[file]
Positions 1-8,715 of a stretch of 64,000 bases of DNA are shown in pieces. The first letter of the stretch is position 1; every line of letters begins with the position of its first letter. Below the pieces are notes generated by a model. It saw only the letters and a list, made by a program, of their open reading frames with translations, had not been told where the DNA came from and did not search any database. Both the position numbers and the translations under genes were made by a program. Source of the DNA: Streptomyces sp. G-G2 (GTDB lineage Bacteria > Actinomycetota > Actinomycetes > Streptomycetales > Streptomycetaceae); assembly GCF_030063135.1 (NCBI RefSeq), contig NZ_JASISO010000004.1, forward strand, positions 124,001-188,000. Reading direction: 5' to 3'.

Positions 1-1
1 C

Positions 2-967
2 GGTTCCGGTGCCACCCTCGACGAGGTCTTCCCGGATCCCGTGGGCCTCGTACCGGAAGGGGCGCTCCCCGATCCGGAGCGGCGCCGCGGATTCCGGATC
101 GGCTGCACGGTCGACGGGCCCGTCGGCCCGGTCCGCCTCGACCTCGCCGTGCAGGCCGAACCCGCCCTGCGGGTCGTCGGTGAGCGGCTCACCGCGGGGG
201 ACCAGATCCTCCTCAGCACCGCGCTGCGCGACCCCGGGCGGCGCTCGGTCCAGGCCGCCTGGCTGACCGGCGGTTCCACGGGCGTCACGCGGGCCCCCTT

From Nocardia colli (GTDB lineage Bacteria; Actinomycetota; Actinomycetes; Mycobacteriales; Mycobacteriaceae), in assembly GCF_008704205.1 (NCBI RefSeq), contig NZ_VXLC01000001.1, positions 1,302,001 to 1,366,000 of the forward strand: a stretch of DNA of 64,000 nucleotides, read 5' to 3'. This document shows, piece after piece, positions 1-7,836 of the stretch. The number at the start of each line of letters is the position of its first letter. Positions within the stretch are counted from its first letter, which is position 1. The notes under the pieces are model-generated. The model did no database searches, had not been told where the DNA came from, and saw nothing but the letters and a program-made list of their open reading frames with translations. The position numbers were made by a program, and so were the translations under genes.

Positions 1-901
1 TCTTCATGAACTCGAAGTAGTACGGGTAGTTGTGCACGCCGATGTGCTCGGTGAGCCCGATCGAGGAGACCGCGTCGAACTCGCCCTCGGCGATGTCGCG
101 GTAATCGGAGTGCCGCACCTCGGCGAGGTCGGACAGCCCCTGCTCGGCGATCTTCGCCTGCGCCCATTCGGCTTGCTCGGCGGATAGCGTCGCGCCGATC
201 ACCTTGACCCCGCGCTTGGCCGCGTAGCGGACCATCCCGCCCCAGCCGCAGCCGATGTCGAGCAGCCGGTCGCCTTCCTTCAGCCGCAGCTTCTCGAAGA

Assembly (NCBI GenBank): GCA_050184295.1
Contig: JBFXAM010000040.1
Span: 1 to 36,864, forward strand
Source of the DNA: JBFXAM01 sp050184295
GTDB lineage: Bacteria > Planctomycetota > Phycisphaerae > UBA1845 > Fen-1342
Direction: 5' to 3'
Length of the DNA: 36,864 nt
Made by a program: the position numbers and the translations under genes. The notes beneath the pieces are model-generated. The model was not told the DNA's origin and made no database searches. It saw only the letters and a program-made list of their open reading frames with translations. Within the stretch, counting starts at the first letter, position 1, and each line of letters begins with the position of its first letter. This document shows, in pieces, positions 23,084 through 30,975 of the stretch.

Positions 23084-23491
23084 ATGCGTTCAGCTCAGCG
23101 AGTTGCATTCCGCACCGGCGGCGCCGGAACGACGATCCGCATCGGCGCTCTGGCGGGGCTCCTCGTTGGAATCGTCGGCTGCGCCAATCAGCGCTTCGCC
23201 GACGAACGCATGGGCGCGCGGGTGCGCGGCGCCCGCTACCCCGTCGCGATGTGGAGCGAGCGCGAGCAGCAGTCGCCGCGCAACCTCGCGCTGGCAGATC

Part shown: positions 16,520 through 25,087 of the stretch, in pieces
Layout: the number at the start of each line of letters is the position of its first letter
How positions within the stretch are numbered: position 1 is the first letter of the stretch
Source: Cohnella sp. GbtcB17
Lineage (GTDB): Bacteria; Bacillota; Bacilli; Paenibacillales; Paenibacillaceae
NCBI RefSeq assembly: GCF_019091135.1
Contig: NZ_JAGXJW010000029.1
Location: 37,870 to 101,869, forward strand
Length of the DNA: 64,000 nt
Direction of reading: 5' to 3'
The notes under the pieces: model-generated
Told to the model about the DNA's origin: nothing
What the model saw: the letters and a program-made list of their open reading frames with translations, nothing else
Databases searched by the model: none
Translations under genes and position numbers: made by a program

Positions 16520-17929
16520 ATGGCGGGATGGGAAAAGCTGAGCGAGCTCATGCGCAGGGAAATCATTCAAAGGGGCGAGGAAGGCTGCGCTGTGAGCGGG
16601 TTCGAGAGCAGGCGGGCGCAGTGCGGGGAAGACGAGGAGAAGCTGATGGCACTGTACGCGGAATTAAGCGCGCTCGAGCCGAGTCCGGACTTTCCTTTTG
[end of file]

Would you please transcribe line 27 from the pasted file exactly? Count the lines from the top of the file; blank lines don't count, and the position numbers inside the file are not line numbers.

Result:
How positions within the stretch are numbered: position 1 is the first letter of the stretch